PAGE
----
“You’re Not Going By Yourself Are You?” Says Everyone to the Female Solo Thru-Hiker
As a gonna-be female solo thru-hiker, I get this question on a daily basis. My answer is the same every time; with a big grin, I confidently say, “YEP! I am hiking solo!”
Oh, the eyeball rolls, corrugator supercilii contractions (clenched eyebrows), and head-shaking motions I have gotten since announcing my plans to hike the AT solo. I get it. The people that live their lives being “safe” don’t understand living in nature for six months. After all, I am subjecting myself to fresh air, trees, soil, berries, bears, raccoons, opossums, mice, ticks, mosquitoes, and all the other things nature has to offer for six months, more or less.
40,000 people lost their lives in car crashes in 2018. One hiker lost his life in 2019 hiking the AT. So, my response to people who look at me incredulously as I admit I am hiking alone is the following conversation:
Me: “Did you drive here today?”
Concerned person: “Yes.”
Me: “Given that more people died in car accidents than hiking, I am relieved you made it here.”
We all take our chances doing things we love. Traveling, skiing, biking, swimming… just about everything can go wrong. But, if we stop doing things we love because we could get hurt, we would all be sitting on our sofas for the rest of our lives. I love hiking, and I love being by myself. I am not going to miss out on this spectacular adventure, and I am not afraid; I am excited!
I am much more afraid of cities than I am of rural areas. People on the AT are of the general same mind-set. They want to get away from the “grind” of society. Those who are out there for other reasons stick out, and they are labeled and watched. Although everyone has a different personality, serious hikers have a respect for nature and one another. Those who have some other reason for being on the trail tend to stick out. Hikers become aware of people on the trail who don’t fit in, and word gets around.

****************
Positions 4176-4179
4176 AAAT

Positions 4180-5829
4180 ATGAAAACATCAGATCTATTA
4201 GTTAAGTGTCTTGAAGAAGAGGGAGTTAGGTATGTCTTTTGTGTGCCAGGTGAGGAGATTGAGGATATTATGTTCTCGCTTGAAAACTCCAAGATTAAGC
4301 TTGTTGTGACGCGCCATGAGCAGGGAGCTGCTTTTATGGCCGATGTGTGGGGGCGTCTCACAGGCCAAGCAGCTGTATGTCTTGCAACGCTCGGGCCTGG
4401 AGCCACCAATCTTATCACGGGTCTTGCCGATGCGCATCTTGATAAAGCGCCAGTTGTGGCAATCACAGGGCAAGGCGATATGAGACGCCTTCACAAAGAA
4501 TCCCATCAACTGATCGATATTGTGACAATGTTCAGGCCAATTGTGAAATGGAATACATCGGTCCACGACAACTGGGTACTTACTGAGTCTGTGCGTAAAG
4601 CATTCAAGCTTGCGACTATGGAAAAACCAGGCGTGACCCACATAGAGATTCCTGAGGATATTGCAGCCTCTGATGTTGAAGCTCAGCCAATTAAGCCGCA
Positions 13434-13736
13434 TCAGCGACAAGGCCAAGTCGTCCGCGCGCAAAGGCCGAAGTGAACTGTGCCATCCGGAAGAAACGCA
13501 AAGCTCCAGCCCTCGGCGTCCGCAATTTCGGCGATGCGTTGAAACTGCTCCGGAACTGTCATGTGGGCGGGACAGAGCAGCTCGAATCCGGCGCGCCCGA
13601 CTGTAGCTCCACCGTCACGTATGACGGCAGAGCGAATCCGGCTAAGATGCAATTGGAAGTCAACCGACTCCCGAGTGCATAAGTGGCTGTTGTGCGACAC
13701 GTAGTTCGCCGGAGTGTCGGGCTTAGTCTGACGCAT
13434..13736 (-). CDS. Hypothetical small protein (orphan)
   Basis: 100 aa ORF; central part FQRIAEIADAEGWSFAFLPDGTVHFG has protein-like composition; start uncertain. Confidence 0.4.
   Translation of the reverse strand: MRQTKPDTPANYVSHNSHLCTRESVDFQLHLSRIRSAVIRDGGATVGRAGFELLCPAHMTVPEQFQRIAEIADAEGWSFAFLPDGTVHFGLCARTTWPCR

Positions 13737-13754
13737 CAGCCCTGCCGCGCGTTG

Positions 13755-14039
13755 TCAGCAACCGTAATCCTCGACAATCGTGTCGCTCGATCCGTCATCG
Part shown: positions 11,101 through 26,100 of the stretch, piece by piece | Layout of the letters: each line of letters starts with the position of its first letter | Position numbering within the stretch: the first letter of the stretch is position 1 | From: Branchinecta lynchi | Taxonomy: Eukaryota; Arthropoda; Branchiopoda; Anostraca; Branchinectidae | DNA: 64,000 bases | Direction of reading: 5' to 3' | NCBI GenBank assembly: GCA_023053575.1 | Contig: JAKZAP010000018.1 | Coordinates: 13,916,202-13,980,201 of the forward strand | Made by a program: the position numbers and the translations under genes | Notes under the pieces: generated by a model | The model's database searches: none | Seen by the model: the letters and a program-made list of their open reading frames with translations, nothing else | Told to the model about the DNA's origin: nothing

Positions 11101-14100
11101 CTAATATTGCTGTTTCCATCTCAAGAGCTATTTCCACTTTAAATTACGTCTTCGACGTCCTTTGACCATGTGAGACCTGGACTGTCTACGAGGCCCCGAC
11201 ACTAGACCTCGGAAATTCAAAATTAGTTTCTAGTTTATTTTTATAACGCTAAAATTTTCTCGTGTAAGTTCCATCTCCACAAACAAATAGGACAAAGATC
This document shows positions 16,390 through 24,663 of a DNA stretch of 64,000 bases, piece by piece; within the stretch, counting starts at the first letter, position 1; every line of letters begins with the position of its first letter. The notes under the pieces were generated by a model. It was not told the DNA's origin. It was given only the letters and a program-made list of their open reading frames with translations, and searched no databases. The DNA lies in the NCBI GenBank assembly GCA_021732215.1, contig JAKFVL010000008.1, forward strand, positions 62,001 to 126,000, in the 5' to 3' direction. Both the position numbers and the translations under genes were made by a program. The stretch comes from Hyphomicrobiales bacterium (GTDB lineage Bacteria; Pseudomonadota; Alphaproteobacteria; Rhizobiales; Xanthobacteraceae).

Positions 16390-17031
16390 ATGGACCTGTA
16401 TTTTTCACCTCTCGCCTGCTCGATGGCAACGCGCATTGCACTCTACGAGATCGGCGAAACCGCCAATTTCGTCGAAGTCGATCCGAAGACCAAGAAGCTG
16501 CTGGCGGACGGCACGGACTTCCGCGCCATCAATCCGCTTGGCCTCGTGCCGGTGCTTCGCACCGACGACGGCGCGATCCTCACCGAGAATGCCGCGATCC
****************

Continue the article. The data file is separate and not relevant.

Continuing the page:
There are many “tools” available to keep one safe on the trail. Most of the ones I am implementing are to calm my friends and family. I suppose I am a much more trusting individual. I want to believe people are good, and that I can trust people. On the 0ther hand, I know that people can be manipulative and devious. So, I have decided to sacrifice some pack weight and carry a few safety precautions.
- I am carrying a Garmin GPS inReach Mini. This will enable my husband and closest friends to track my whereabouts at all times. It also enables me to get weather data and send pre-texted messages to my friends and family. There is an emergency button that I can activate, if necessary, in the event I need help. I am told many people send such devices home due to the weight and non-need. I will assess this as I go.
- I have a good knife that will serve several purposes, including self-defense, if necessary.
- Many people carry whistles as an alarm to signal for help. I am carrying a device that makes an ear-piercing noise when a pin is pulled out. Whistles work as long as you have enough breath to blow them. However, if I am trying to decrease pack weight, I may make and exchange.